About a dozen sounds can be played simultaneously from a serial flash chip. Those chips have very low, fixed latency, which is the big difference compared to SD cards.

    If your sound can fit into the internal flash memory in Teensy 3.6, you can play *many* copies very efficiently. But there's just under 1 megabyte of that flash, so it goes quickly. Still, the sample player might be worthwhile. There's a command line tool to convert WAV files into C arrays to import into Arduino, so your sound clips go right into your program. See the File > Examples > Audio > SamplePlayer example, or the sample playing part of the tutorial for details.

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    Hey Paul and Frank thanks for the replies!

    The teensy 3.2 I test with on my own custom audio board (has SD card mount and a texas instruments 25W mono channel class D amplifier IC) has enough internal memory to store ~5 samples of the lengths I work with. I have them assigned indexes for randomly playing each one, but I haven't tried playing them with a mixer/simultaneously yet.

    I think 3 sounds from the SD card will actually work for me well enough, a running maximum of 3 samples at any time, with newer ones cancelling/stopping the oldest sample still playing.. should be good! In my earlier custom audio board design I had a 2Mbyte serial flash chip on the board but ended up getting rid of it. I want to focus on SD card usage for maximum flexibility for the end-users.

    Thanks guys I will test all these theories out and post here to follow up in case anyone else asks.

  5. #5
    Senior Member+ Frank B's Avatar
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    Quote Originally Posted by kyranzor View Post
    Hey Paul and Frank thanks for the replies!

    The teensy 3.2 I test with on my own custom audio board (has SD card mount and a texas instruments 25W mono channel class D amplifier IC) has enough internal memory to store ~5 samples of the lengths I work with. I have them assigned indexes for randomly playing each one, but I haven't tried playing them with a mixer/simultaneously yet.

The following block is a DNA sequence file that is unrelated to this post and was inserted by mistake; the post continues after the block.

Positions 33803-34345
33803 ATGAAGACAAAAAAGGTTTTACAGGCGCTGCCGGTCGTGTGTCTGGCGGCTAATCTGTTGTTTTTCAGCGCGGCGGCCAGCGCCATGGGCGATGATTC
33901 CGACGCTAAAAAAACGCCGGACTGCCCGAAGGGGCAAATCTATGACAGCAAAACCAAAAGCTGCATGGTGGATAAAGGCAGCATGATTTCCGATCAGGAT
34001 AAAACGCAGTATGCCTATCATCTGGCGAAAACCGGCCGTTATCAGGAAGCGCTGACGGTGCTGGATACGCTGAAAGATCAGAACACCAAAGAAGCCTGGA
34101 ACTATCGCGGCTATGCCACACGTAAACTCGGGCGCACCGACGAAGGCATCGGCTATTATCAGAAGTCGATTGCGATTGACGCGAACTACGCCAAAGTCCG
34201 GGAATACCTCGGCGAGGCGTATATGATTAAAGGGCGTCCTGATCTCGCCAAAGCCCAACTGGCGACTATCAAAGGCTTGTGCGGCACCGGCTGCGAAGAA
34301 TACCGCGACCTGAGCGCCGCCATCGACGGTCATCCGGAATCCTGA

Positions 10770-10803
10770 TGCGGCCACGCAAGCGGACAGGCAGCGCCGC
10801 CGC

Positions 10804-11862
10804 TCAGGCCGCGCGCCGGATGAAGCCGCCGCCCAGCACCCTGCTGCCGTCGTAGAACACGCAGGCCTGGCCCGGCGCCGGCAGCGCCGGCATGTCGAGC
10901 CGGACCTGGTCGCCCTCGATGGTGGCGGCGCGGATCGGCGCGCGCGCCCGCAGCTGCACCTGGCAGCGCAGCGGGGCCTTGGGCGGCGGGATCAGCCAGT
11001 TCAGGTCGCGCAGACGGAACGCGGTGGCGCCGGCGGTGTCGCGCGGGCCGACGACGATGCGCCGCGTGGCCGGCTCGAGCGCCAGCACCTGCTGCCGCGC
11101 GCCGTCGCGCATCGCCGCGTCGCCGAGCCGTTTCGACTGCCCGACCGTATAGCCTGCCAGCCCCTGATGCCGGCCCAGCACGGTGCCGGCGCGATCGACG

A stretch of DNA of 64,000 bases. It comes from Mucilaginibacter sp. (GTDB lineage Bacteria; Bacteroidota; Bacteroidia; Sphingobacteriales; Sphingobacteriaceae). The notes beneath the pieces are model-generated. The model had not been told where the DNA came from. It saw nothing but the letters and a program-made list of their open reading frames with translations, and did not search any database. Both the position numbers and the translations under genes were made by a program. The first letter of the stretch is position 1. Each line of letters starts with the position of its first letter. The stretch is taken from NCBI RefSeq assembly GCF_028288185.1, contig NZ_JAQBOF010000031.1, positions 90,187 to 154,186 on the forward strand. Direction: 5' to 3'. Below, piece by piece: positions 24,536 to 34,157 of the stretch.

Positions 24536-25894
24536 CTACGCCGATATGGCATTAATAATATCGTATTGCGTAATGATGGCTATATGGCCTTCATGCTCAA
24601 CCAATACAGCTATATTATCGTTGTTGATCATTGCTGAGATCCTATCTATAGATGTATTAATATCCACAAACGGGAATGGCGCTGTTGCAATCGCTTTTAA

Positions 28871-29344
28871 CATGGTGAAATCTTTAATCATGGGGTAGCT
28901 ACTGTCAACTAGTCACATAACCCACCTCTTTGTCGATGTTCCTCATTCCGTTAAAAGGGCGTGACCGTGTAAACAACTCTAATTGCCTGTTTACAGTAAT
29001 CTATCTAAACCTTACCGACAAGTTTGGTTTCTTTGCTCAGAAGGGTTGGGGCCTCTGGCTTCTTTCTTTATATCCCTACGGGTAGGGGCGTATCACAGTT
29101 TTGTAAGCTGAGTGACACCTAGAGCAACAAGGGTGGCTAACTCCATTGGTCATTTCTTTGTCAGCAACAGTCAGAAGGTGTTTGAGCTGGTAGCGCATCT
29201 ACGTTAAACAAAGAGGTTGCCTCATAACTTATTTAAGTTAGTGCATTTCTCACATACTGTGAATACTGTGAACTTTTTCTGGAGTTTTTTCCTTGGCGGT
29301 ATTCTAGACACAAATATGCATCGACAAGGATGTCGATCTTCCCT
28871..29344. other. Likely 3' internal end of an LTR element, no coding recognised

I think 3 sounds from the SD card will actually work for me well enough, a running maximum of 3 samples at any time, with newer ones cancelling/stopping the oldest sample still playing.. should be good! In my earlier custom audio board design I had a 2Mbyte serial flash chip on the board but ended up getting rid of it. I want to focus on SD card usage for maximum flexibility for the end-users.

    Thanks guys I will test all these theories out and post here to follow up in case anyone else asks.
    Serial flash can be read *much* faster. Maybe copy the files from SD to flash (automatically)? You could use way more than 4 samples this way.

  6. #6
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    Frank,

    I had not considered copying the files into an external flash chip, that sounds like a reasonable plan to check out. My concern is that the users are not necessarily bound to a certain length/size of file and things might fail to copy over and otherwise be a hassle if that happens. My hardware design is 99.9% locked in now too, so I can't add a serial flash chip at this point anymore anyway. I'll have to make do with library magic, but thanks!